There’s No Long Tail On we7; Surprised Or Not?

image from crenk.com This is part two of my interview segment with Steve Purdham, who is the CEO of we7, an on-demand music streaming and radio service based out of the UK. In this section, Purdham talks about the nonexistence of the long tail on his service, the challenge of encouraging music activity over passivity, and why we shouldn't push fans to become more active participants in their cultural lives.

In an age where musicians are in need of the most active and engaged fans possible, do we really want fans to take the stance of "entertain me" towards their listening? Are we fools to think that it's ever been different?

Steve Purdham: I think you have summed it up in the question. It has always been this way – nothing has changed. Musicians do need the most active and engaged fans as possible, so too, there are fans who just want to be ‘entertained’. The engaged fans create the buzz. The engaged fans spread the word. Because of that, music gets onto the playlists and become part of the public consciousness.

The Internet doesn’t change that, it just adds scale and speed to the equation. This is why in giving everyone access to all music does not result in the Long tail happening. We have 6.5 m songs in the music catalogue, last week and consistent with all previous weeks 52% of music listened to on we7 came from 100 artists and only 22% of tracks in our catalogue get touched each month.

If a music track, artist, or album is not in the public consciousness, it does exist, so people don’t search for it – hence no long tail. [This is why] music marketing still has to be dragged into the 21st century for bands.

When overloaded with choice, are casual fans more likely to become increasingly passive participants in their cultural lives? Also, is it possible that the added passivity will carry over to the music that they consume?

Steve Purdham: Is more less? No. I don’t think so. However, I do believe that by its nature – that more music will be consumed. But that will not necessarily increase the amount active engagement beyond what currently is invoked in individuals. There is a big difference between music listening and music engagement.

The Internet definitely gives choice but we should not be surprised that decision paralysis kicks in. It’s a real phenomenon, but it kicks in at very small numbers rather than as a result of the scale of the Internet, which just amplifies the issue. Witness a small child’s reaction to given the choice of three candies and saying they can only have one or the guy who has put a dollar into a jukebox and has to make 5 choices or ask anyone to list 5 songs they want to listen to now.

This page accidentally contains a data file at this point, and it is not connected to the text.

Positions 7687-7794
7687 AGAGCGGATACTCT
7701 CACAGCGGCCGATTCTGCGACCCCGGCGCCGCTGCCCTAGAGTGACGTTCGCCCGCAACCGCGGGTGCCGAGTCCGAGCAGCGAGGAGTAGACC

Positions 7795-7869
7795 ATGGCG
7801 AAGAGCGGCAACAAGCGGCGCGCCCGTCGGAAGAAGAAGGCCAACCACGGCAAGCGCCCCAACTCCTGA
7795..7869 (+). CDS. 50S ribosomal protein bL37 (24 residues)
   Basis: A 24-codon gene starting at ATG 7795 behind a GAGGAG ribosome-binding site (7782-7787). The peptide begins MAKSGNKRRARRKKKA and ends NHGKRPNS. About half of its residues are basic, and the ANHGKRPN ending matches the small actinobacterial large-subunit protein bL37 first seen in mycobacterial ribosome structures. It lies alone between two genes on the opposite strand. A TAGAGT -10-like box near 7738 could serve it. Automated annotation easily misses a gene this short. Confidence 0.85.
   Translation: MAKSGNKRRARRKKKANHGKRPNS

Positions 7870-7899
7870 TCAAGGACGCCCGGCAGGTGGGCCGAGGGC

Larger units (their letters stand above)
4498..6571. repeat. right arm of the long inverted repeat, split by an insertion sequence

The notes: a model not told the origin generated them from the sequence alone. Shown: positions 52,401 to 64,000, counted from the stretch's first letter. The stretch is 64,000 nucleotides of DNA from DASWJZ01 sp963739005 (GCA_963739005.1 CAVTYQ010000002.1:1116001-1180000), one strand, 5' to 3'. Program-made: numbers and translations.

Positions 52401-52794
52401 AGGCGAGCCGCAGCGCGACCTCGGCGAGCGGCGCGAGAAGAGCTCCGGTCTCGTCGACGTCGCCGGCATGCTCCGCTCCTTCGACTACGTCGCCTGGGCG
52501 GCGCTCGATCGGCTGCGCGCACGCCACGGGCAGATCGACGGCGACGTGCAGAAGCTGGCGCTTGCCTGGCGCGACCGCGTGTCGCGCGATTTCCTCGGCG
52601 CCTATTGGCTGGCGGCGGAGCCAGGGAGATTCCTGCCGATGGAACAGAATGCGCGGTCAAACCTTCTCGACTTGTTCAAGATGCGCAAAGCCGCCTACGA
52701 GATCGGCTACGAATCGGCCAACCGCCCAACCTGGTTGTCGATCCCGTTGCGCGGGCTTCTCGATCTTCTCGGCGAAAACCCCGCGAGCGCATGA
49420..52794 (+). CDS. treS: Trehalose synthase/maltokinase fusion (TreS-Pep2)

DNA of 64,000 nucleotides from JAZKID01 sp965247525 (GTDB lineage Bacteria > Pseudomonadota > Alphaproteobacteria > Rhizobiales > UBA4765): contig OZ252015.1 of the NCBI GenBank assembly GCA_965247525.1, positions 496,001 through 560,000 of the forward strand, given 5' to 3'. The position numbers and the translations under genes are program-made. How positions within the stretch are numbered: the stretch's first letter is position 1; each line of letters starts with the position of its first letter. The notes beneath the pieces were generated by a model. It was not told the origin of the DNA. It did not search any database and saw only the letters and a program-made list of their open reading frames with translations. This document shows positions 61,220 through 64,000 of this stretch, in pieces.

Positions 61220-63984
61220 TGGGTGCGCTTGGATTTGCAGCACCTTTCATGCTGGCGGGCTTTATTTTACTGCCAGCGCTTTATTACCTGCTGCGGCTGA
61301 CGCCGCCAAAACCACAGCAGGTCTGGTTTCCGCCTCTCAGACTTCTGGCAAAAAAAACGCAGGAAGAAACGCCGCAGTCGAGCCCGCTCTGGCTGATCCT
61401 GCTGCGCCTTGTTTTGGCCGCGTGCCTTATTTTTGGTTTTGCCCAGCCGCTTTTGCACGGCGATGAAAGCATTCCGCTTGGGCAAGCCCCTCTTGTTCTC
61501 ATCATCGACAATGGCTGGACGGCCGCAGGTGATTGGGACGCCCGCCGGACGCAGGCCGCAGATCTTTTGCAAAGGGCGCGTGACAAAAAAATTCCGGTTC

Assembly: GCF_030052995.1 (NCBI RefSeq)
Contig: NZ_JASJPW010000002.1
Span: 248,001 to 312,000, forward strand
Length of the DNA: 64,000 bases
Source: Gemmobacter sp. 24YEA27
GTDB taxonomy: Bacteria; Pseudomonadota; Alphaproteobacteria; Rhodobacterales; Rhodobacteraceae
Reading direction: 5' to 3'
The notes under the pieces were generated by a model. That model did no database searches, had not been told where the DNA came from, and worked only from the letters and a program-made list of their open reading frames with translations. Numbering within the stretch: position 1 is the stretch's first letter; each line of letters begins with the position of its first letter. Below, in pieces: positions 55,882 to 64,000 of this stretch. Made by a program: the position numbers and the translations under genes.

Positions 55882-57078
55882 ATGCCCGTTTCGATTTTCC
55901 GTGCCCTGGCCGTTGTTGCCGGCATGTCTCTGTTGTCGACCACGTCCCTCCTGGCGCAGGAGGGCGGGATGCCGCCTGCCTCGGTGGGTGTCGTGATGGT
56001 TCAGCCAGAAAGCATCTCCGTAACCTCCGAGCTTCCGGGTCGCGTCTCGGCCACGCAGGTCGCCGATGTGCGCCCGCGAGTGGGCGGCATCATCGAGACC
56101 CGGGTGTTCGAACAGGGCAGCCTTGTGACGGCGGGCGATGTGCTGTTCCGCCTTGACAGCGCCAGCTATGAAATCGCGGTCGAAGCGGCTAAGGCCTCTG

What we have to realize is that in general we are primarily passive participants. That is why radio is the most common mechanism for listening to music. But we should not under estimate the power of music where a song or an artist are able to reach through that passive state, make the hairs on your neck rise and change your emotional mood and awareness in an instant.

We also have to understand the shift from passive to engaged happens as a result of a ‘bonding’ event; it has to do with mood, environment, sharing, events etc. It’s often the combination of these variables that imprint active behavior for a particular song or artist that will last for a long time.

How do we empower fans with simple, personal, and mobile music experiences while still pushing them to be active in their cultural lives and to support the creativity of the artists? Or shouldn't they be pushed?

Steve Purdham: We shouldn’t push. We should enable. We shouldn’t underestimate the capacity of the consumer to expand the overall cultural impact.

With the surplus of choice, has it driven most fans pursue the most choice-simplifying filters they can find? If fans aren't careful about the filters that they choose, is it possible their experience will be anything but diverse?

Steve Purdham: I think fans will choose what works for them and instinct will result in poor filters being quickly abandoned because the feeling will be it doesn’t get it right. Filters still have along way to go, going forward we will see more ‘filters’ which learn and we will have more fans who understand that there actions create different result. Good technology will always explore boundaries.

Is there enough income coming into music companies that they have the budgets to properly market themselves and raise awareness among fans or are their overheads preventing them from investing that money?

Steve Purdham: Excellent question, the way the industry is structured today there are too many people and organizations between the artist and the fan, which has the result of increasing the numbers of marginal businesses where the income is spread to thinly. It will shake out but most digital businesses are still heavily investment led businesses rather than profit led businesses. This will shake out over time as the models become more stable and scale eventually is allowed to take effect.


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